The race to become president of Ireland's largest university, UCD, has been delayed by at least a month due to a major legal complication caused by changes to pension laws.
The significant delay in the process to replace Dr Hugh Brady is being seen this weekend as a foul-up, with college sources privately blaming a breakdown in communication with Brendan Howlin's Department of Public Expenditure and Reform for the mix-up.
Outside consultants PWC has now been engaged to assist with the selection process for the post, which carries a €200,000-a-year salary.
The foul-up was caused by the introduction of the new Public Service Pensions Act, which came into force on January 1 – after the post of president was first advertised but before the original closing date.
The legislation changes the criteria affecting retirement ages and pension rights and could have excluded potential candidates. The maximum retirement age if you join the public sector is now 70, whereas if you joined between 2004 and 2012 there was no maximum retirement age. Before 2004, the maximum retirement age was 65.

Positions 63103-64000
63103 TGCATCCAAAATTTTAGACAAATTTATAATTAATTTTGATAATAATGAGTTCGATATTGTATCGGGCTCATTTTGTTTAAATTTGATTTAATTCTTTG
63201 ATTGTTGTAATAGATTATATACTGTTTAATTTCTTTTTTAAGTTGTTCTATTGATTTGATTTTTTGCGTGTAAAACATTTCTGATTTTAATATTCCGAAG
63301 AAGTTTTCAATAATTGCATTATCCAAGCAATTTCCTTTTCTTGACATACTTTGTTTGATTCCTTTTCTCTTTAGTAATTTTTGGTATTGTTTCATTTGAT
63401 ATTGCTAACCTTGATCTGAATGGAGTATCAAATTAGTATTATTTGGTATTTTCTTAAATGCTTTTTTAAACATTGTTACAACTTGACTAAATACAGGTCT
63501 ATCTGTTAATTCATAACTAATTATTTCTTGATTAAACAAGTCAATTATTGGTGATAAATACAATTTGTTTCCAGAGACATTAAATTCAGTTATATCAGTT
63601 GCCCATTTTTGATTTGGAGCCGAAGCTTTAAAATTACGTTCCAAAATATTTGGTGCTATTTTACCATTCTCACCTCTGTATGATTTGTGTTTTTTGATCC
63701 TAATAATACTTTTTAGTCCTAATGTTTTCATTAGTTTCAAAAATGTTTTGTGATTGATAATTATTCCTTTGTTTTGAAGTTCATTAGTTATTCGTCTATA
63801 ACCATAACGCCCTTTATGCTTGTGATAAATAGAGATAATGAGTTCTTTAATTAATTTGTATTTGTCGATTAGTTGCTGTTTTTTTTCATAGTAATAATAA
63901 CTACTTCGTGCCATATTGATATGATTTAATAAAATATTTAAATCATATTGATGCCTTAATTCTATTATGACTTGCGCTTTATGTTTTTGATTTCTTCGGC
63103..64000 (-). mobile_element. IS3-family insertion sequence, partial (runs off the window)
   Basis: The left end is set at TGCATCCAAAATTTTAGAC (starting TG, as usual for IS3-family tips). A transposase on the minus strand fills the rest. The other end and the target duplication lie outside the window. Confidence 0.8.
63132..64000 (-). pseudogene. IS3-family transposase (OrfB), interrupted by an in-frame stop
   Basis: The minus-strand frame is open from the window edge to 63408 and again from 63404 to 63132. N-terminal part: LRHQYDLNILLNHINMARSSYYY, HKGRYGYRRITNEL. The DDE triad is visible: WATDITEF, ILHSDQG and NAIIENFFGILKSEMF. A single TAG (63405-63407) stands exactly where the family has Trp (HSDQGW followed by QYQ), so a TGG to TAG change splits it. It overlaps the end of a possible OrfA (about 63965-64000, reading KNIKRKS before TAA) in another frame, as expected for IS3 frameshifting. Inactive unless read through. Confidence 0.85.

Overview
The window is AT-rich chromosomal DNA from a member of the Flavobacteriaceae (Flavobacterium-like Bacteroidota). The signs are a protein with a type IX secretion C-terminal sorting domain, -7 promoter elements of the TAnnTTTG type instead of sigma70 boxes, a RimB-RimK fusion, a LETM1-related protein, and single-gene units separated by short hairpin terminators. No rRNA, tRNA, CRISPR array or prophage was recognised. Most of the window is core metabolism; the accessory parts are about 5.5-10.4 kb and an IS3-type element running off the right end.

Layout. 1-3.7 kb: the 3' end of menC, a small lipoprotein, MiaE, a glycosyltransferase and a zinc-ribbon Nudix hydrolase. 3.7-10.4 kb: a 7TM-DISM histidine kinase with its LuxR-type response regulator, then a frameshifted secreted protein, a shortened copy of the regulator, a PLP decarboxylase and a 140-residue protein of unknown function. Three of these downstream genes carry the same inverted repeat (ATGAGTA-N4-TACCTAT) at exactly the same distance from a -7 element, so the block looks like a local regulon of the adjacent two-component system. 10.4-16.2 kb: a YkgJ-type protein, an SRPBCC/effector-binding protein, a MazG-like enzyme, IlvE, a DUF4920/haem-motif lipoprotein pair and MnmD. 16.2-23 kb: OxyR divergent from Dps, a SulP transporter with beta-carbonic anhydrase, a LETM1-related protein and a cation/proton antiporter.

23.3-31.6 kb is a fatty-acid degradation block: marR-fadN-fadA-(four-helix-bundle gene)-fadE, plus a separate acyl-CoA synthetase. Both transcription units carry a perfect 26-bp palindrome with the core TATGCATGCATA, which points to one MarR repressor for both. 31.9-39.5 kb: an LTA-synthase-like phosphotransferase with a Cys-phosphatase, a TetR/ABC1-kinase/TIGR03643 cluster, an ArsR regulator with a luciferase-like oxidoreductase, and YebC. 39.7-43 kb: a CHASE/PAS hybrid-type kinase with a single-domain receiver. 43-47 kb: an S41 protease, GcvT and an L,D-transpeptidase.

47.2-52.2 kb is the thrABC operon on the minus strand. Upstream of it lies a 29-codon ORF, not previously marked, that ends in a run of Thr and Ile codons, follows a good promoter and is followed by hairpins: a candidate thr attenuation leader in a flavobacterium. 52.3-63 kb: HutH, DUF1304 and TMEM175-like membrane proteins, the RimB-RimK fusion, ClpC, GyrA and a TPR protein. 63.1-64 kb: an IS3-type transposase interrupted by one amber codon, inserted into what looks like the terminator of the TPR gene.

New advertisements have been run in national newspapers this weekend, stating that the "closing date for this position has been extended to allow for detailed clarification of the retirement ages applicable to various categories of potential appointees, including those affected by the Public Service Pensions Act, which came into force on January 1, which was after the date of the original advertisement, but before the original closing date".
The new closing date for applications is noon on Friday, April 5.
According to the UCD website, the salary will be €200,000 if the appointee is a new entrant to the Irish public sector, or is a member of an existing Irish public sector pension scheme and is making an employee pension contribution. Otherwise, the salary is €190,000.
The successor to Dr Brady, who has overseen significant developments on campus, will also be obliged to reside in the university lodge, which was renovated significantly before Dr Brady and his family took up residence in 2004.
One of the supposed front-runners, Prof Peter Clinch, has signalled he will not be a candidate. Prof Clinch, the vice-president for innovation, was a key mover in the UCC/ TCD Innovation Alliance.
Deputy president Mark Rogers and the head of business at UCD, Ciaran O hOgartaigh, are seen as leading contenders.